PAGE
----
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Transformational leadership

By Daleen Cowgar
Transformational leadership. CHM

Leadership is about more than responsibility, guidance, or directing employees. Instead, leadership is another opportunity to let your faith show as you care for, support, and—yes—lead your employees.

What is transformational leadership? Transformational leadership is a leadership style that focuses on inspiring change and collaboration among your employees. This leadership style focuses on empowering collaboration within your staff, so they have the courage and initiative to make decisions, be innovative, and take pride in what they do.

Other leadership styles, such as servant leadership or benevolent leadership, have slightly different goals. Servant leadership focuses on serving your employees. Benevolent leadership focuses on creating good for your employees. Each leadership style aims to lead and empower employees well—just with a different method of doing so.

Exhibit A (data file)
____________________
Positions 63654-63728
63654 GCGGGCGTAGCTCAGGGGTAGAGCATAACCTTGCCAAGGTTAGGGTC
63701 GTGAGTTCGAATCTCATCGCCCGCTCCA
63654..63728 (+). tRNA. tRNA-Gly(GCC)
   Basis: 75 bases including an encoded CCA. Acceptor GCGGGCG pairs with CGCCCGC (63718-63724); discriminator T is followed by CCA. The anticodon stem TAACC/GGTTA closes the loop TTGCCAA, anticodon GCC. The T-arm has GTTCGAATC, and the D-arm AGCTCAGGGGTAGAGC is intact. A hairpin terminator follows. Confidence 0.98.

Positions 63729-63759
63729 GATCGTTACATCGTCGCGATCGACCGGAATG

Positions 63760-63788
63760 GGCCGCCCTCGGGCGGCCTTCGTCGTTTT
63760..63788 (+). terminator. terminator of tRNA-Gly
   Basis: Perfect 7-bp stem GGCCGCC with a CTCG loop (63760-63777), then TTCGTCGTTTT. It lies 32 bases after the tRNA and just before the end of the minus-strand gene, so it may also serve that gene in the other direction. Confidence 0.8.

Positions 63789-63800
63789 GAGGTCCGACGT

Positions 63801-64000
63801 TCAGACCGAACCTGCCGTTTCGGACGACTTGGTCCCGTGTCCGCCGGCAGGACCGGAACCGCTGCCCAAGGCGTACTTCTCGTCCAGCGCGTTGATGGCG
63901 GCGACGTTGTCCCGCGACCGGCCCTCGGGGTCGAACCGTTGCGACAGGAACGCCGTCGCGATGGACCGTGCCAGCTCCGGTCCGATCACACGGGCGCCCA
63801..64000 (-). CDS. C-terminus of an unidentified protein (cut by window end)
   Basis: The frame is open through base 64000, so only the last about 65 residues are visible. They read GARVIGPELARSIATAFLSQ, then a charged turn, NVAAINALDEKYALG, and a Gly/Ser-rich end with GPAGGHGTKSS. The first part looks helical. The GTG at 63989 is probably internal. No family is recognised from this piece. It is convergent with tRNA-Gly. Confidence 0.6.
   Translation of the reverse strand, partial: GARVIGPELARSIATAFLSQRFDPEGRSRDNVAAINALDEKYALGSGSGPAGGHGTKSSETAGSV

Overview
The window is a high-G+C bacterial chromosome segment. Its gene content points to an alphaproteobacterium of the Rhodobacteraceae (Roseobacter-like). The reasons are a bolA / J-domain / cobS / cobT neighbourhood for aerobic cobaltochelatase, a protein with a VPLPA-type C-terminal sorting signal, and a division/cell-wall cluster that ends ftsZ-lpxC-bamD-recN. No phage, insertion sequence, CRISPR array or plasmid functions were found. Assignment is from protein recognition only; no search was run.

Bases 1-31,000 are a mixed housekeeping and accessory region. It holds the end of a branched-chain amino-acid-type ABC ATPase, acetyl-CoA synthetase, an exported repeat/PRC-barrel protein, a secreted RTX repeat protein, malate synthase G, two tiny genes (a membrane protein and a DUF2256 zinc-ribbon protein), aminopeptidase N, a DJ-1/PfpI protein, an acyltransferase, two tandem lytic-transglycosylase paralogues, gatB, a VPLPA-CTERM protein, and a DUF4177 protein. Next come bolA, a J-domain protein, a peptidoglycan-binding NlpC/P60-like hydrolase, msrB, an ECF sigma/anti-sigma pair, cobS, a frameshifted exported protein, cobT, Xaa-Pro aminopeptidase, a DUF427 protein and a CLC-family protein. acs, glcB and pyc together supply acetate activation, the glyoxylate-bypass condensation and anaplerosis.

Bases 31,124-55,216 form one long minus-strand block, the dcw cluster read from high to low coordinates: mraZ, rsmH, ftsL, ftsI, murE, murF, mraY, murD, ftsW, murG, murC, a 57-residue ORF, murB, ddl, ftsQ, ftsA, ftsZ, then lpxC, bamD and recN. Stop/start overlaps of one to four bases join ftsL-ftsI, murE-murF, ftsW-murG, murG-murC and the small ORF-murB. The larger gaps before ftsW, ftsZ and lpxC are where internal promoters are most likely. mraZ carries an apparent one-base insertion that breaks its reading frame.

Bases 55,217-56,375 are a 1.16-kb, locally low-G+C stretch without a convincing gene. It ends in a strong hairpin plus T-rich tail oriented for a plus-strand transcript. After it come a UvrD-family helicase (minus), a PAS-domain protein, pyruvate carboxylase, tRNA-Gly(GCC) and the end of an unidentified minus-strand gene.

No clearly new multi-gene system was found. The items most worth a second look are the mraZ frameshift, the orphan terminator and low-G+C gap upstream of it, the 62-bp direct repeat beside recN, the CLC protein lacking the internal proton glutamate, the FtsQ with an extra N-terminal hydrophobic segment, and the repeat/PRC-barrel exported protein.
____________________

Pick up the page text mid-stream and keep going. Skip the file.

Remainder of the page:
How to be a transformational leader

Researcher Bernard Bass created a theory of leadership now known as “Bass’ Transformational Leadership Theory.” In this theory, he suggests that there are four different components to transformational leadership:

  • intellectual stimulation
  • individualized consideration
  • inspirational motivation
  • and idealized influence.

What does that even mean? Let’s break it down.

Intellectual stimulation: encourage creativity

Transformational leaders know they don’t have all the answers. When problems or challenges occur, they trust their employees to think creatively and find new solutions.